While the encampment faces an alien threat, the Black Hand Gang discover an ancient edifice containing a secret that will tear the Battalion apart. As the Pennines fight for their lives against the mounting horrors of No Man’s World, their only hopes for survival – and a way home – lie in the psychotropic fuel-addicted crew of the Ivanhoe and its increasingly insane commander!

A Dance With Dragons (A Song of Ice and Fire Book 5), by George R. R. Martin

Dubbed “the American Tolkien” by Time magazine, George R. R. Martin has earned international acclaim for his monumental cycle of epic fantasy. Now the #1 New York Times bestselling author delivers the fifth book in his spellbinding landmark series–as both familiar faces and surprising new forces vie for a foothold in a fragmented empire.

In the aftermath of a colossal battle, the future of the Seven Kingdoms hangs in the balance once again–beset by newly emerging threats from every direction. In the east, Daenerys Targaryen, the last scion of House Targaryen, rules with her three dragons as queen of a city built on dust and death. But Daenerys has three times three thousand enemies, and many have set out to find her. Yet, as they gather, one young man embarks upon his own quest for the queen, with an entirely different goal in mind.

To the north lies the mammoth Wall of ice and stone–a structure only as strong as those guarding it. There, Jon Snow, 998th Lord Commander of the Night’s Watch, will face his greatest challenge yet. For he has powerful foes not only within the Watch but also beyond, in the land of the creatures of ice.

And from all corners, bitter conflicts soon reignite, intimate betrayals are perpetrated, and a grand cast of outlaws and priests, soldiers and skinchangers, nobles and slaves, will face seemingly insurmountable obstacles. Some will fail, others will grow in the strength of darkness. But in a time of rising restlessness, the tides of destiny and politics will lead inevitably to the greatest dance of all. . . .

The Last Werewolf, by Glen Duncan

Then she opened her mouth to scream—and recognised me. It was what I’d been waiting for. She froze. She looked into my eyes. She said, “It’s you.”

Meet Jake. A bit on the elderly side (he turns 201 in March), but you’d never suspect it. Nonstop sex and exercise will do that for you—and a diet with lots of animal protein. Jake is a werewolf, and after the unfortunate and violent death of his one contemporary, he is now the last of his species. Although he is physically healthy, Jake is deeply distraught and lonely.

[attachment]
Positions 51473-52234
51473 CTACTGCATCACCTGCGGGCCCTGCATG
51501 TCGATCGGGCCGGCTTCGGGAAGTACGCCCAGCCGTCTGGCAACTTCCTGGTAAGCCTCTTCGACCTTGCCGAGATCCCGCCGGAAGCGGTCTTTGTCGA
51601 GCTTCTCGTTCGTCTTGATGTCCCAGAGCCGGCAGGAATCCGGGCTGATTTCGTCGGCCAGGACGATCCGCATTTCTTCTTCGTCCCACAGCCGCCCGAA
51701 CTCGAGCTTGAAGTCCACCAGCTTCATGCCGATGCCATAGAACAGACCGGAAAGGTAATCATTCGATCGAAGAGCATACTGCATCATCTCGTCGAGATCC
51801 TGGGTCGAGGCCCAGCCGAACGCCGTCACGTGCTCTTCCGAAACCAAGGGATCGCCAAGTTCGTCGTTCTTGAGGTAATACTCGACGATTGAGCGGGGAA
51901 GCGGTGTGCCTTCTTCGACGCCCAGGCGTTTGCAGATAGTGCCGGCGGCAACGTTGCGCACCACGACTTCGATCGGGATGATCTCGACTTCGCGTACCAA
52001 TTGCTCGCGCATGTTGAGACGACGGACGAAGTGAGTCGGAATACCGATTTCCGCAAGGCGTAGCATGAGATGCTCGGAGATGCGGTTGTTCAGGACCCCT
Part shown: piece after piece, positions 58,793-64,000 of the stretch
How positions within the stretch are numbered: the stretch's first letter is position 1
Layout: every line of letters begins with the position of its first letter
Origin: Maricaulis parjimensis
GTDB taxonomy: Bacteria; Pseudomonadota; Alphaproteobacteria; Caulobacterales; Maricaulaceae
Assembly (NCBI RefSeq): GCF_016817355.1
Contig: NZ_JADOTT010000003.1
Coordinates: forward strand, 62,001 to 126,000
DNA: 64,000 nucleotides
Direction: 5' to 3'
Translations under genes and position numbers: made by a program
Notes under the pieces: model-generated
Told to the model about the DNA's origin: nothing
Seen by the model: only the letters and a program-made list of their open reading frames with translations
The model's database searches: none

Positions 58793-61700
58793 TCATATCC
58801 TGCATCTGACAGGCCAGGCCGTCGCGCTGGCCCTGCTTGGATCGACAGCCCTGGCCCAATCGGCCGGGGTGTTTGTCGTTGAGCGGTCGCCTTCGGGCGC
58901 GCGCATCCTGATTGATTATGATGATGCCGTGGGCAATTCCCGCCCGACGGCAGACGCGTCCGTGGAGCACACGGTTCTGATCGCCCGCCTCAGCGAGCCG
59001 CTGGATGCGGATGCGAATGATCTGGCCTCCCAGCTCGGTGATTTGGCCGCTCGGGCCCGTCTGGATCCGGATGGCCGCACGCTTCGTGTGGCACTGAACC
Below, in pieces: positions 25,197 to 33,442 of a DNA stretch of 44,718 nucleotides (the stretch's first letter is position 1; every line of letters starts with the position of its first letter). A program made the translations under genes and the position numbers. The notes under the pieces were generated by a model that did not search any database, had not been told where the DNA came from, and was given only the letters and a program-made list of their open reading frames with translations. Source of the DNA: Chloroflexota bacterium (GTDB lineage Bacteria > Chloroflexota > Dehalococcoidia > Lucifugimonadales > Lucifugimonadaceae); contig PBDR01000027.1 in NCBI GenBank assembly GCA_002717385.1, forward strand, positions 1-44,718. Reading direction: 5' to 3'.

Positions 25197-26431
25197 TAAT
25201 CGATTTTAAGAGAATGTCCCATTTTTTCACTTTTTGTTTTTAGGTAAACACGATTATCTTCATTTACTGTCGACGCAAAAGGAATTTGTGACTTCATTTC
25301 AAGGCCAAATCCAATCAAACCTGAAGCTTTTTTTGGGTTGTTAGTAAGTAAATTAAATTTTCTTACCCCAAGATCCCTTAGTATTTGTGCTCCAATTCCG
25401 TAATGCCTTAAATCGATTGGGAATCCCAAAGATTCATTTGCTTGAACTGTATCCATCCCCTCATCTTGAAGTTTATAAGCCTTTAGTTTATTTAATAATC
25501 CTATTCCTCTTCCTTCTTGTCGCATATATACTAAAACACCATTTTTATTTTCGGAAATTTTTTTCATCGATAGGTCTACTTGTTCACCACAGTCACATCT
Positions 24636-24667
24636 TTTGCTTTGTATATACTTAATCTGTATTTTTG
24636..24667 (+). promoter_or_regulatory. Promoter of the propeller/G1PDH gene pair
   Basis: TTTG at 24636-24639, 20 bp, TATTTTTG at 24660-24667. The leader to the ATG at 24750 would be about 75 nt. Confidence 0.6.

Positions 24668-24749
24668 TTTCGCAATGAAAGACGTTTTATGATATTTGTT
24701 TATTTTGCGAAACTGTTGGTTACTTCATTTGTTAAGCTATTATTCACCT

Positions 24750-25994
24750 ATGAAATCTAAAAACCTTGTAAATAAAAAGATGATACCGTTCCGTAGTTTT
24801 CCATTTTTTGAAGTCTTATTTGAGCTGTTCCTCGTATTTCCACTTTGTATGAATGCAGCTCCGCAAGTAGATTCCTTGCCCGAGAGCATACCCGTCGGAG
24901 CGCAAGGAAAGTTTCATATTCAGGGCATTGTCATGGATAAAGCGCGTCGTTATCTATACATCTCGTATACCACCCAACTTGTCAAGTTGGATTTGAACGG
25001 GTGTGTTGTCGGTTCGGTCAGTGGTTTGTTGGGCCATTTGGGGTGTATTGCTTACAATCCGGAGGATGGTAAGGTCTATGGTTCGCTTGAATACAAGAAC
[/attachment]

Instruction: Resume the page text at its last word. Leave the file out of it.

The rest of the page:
Jake’s depression has carried him to the point where he is actually contemplating suicide—even if it means terminating a legend thousands of years old. It would seem to be easy enough for him to end everything. But for very different reasons there are two dangerous groups pursuing him who will stop at nothing to keep him alive.

Here is a powerful, definitive new version of the werewolf legend—mesmerising and incredibly sexy. In Jake, Glen Duncan has given us a werewolf for the twenty-first century—a man whose deeds can only be described as monstrous but who is in some magical way deeply human.

One of the most original, audacious, and terrifying novels in years.

Midnight Movie, by Tobe Hooper & Alan Goldsher

The good news: Director Tobe Hooper has been invited to speak at a screening of Destiny Express, a movie he wrote and directed as a teenager, but that hasn’t seen the light of day in decades. And Hooper’s fans are ecstatic.

The bad news: Destiny Express proves to be a killer . . . literally. As the death toll mounts, Tobe embarks on a desperate journey to understand the film’s thirty-year-old origins—and put an end to the strange epidemic his creation has set in motion.

Featuring the terror, humor, and sly documentary style Hooper devotees remember from such classics as The Texas Chainsaw Massacre, Midnight Movie is vintage Tobe Hooper, again demonstrating the director’s place as one of the godfathers of modern horror.

Out of this World: Science Fiction but not as you know it, by Mike Ashley